Weaving together stories from present day and from 1980s, the reader is witness to  the investigation into the discovery of a body of a young boy in a barrel which reopens a cold case from over 30 years ago.  But this shock discovery and the subsequent investigation leads to the unearthing of a complex web of child abuse and scandal that beggars belief.

The fact that this book deals with topics such as paedophilia and child abuse make it one that some readers will feel caution towards, however I do believe that Tony Black has written with sensitivity and care.  The plot is otherwise brilliant, it’s intriguing and cleverly twisted so that the reader can try and guess what is happening but does not always manage to second guess the author.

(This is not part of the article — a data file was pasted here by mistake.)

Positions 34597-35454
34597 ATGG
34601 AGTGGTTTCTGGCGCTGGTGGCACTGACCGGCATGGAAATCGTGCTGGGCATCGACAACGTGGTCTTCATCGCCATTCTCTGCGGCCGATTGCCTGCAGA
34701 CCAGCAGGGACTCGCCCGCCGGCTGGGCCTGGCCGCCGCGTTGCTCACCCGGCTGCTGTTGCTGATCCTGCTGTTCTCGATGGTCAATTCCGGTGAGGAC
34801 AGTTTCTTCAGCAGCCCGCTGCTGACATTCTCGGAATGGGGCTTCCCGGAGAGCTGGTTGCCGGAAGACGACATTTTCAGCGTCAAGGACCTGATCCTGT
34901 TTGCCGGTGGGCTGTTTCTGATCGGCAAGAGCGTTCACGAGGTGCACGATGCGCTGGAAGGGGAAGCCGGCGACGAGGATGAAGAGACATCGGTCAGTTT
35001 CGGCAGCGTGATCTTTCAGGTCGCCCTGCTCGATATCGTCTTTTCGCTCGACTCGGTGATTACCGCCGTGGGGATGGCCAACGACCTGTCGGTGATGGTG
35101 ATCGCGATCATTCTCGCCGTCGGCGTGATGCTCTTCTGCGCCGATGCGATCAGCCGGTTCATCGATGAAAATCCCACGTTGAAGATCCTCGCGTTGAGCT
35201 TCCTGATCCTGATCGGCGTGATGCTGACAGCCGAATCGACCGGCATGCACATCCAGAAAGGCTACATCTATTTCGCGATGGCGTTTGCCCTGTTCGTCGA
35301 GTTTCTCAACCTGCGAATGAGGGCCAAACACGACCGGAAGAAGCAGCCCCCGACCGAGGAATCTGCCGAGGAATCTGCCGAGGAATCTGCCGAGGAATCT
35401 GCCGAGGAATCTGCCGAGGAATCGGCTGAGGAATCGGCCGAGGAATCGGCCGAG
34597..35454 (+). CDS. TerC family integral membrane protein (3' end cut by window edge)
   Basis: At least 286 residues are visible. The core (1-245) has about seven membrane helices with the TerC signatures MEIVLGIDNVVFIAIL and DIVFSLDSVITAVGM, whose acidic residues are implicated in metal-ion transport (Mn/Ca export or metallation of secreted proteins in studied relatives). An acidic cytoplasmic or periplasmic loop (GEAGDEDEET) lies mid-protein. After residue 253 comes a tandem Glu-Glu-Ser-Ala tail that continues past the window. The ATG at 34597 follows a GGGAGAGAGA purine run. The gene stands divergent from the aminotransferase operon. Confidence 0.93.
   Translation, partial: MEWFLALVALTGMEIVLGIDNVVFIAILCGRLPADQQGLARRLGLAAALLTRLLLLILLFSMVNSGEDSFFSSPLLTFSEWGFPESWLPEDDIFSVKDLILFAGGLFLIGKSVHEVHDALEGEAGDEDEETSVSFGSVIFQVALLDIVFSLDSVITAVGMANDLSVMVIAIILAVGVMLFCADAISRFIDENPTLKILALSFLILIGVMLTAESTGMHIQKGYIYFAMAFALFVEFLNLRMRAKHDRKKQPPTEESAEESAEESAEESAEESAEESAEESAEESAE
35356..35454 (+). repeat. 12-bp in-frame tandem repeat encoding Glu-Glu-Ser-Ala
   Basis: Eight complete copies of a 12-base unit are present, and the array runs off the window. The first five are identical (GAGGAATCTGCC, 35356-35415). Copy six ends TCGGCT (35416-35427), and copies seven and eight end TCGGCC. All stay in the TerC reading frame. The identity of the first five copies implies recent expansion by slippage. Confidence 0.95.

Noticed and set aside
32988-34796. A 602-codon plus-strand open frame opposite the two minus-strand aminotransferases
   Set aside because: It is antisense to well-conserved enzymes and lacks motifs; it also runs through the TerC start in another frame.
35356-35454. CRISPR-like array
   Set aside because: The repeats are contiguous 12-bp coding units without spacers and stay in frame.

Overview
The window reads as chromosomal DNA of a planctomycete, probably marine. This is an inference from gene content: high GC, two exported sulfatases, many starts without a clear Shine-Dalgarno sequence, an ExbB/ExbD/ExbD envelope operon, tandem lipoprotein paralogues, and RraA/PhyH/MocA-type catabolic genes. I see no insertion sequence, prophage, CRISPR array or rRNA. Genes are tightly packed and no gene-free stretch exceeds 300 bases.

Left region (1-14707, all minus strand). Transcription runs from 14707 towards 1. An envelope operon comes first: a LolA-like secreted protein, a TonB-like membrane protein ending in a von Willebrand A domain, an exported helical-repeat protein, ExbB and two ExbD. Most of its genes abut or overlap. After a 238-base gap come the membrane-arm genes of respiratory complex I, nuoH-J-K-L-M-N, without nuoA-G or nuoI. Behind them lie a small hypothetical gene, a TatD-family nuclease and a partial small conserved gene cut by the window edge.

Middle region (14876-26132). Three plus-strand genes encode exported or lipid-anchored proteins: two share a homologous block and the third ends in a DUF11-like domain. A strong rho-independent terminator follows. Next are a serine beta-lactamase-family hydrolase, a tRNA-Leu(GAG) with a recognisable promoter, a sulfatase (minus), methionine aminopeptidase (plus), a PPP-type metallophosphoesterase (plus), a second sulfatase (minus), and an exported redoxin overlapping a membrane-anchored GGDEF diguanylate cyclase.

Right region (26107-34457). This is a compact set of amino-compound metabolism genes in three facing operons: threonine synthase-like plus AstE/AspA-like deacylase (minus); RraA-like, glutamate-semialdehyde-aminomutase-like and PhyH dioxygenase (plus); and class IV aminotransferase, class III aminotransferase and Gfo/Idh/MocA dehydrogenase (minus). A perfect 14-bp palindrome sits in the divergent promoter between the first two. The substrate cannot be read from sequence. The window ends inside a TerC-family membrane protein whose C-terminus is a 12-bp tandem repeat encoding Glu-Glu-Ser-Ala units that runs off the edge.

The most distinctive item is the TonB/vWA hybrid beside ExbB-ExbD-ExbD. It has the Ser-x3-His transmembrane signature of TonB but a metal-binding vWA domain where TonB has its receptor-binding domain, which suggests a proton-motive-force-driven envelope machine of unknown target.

DI Bob Valentine is a wonderful character, and he is developed well throughout this novel.  The descriptions of him form a fantastic mental image, he’s weary from work and home life, he’s recovering from a near fatal stabbing but he’s still determined to solve his cases.  He comes across as a humble man, and he has an ability/gift to connect with the victims of the cases he works on, call it psychic powers, call it old fashioned “copper’s gut instinct”, it makes him a special character that is more connected to the cases he works.  His relationship with DS McCormack is so well played out, there is a great dynamic between the pair.  Her support to him with his gift/ability means he has someone he can speak openly with without fear of seeming foolish.